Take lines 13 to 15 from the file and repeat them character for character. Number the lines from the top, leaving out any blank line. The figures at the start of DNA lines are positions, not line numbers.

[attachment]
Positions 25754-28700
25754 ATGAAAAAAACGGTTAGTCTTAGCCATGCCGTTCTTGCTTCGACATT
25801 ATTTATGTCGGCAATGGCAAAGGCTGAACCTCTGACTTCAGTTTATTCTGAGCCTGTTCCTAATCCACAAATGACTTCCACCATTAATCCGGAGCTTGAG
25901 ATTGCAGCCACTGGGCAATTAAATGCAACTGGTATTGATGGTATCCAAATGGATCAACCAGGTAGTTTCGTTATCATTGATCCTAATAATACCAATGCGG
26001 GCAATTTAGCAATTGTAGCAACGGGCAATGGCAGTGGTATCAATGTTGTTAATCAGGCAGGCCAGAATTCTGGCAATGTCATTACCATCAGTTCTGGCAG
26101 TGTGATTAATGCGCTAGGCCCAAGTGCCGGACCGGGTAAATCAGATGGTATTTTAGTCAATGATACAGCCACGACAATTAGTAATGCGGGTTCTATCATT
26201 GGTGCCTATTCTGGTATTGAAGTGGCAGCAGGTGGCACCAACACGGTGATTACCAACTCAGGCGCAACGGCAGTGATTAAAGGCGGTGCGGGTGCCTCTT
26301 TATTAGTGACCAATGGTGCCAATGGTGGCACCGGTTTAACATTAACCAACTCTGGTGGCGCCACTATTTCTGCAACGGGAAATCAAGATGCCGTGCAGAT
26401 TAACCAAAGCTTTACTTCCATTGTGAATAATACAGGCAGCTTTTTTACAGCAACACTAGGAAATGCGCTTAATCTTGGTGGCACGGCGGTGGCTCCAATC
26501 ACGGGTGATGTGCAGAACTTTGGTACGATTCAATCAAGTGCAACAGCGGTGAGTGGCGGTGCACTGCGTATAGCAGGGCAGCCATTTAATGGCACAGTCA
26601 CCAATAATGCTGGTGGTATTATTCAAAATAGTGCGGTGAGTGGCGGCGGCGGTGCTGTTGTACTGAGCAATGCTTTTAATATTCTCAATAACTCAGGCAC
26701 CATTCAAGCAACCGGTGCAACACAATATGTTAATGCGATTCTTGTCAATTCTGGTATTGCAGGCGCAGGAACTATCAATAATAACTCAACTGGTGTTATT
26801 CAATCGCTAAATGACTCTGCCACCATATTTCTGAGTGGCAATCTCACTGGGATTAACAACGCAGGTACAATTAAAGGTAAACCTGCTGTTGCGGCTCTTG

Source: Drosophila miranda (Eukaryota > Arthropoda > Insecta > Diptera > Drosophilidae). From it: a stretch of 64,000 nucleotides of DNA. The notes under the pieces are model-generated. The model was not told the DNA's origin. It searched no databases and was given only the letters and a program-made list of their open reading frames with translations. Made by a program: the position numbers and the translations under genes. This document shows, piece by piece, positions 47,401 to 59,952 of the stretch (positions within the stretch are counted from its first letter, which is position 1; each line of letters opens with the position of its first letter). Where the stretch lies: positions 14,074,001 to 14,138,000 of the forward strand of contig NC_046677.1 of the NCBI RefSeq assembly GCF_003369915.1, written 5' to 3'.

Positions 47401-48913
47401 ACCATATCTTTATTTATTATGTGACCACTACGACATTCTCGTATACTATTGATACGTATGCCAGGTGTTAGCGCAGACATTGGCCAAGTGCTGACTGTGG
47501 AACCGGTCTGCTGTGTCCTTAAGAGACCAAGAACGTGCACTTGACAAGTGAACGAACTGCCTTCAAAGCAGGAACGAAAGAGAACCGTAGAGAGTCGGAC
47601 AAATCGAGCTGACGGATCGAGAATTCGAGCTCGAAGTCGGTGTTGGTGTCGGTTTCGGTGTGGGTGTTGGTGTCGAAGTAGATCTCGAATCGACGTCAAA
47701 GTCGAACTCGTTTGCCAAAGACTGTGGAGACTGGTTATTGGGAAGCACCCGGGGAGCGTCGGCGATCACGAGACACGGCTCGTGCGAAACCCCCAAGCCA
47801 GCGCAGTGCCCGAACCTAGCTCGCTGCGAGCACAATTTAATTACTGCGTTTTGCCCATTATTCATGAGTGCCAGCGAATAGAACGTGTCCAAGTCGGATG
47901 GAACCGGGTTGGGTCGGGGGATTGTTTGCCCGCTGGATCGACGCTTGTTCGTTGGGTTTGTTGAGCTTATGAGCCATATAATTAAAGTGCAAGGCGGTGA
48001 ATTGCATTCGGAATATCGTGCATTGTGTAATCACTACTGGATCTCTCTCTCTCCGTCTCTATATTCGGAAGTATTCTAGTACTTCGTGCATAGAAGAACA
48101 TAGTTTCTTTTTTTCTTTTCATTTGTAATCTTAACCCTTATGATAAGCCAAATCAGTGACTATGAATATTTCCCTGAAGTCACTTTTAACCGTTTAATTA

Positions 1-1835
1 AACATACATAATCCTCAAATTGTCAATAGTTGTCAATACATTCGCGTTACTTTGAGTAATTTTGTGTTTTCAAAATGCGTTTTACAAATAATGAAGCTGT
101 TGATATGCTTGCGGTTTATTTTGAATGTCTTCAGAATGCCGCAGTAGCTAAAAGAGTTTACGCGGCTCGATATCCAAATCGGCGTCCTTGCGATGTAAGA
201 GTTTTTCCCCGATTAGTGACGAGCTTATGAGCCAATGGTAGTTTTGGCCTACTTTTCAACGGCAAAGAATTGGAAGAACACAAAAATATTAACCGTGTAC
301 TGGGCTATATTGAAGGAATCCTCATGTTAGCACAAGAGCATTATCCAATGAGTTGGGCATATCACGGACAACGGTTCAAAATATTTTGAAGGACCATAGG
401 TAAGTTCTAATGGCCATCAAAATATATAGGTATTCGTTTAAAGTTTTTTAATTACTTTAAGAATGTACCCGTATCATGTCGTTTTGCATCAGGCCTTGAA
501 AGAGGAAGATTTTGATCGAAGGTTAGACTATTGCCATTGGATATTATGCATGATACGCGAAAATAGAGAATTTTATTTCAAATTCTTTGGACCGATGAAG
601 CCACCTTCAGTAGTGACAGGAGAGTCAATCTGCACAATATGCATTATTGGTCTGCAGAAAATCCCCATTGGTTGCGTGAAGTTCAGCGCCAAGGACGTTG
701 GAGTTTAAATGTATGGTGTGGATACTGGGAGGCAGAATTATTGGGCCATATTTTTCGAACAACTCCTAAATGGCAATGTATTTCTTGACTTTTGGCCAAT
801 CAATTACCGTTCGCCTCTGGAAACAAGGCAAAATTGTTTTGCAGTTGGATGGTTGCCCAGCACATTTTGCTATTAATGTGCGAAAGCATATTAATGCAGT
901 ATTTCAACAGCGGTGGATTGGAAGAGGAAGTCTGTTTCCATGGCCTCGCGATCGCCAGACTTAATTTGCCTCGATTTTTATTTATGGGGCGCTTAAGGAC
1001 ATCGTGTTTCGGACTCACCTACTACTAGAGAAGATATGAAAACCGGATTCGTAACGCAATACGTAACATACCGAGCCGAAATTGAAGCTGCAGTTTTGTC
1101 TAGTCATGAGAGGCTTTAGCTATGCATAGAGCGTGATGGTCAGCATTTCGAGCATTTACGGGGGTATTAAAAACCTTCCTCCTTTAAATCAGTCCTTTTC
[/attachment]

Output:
26801 CAATCGCTAAATGACTCTGCCACCATATTTCTGAGTGGCAATCTCACTGGGATTAACAACGCAGGTACAATTAAAGGTAAACCTGCTGTTGCGGCTCTTG

Source: Drosophila miranda (Eukaryota > Arthropoda > Insecta > Diptera > Drosophilidae). From it: a stretch of 64,000 nucleotides of DNA. The notes under the pieces are model-generated. The model was not told the DNA's origin. It searched no databases and was given only the letters and a program-made list of their open reading frames with translations. Made by a program: the position numbers and the translations under genes. This document shows, piece by piece, positions 47,401 to 59,952 of the stretch (positions within the stretch are counted from its first letter, which is position 1; each line of letters opens with the position of its first letter). Where the stretch lies: positions 14,074,001 to 14,138,000 of the forward strand of contig NC_046677.1 of the NCBI RefSeq assembly GCF_003369915.1, written 5' to 3'.

Positions 47401-48913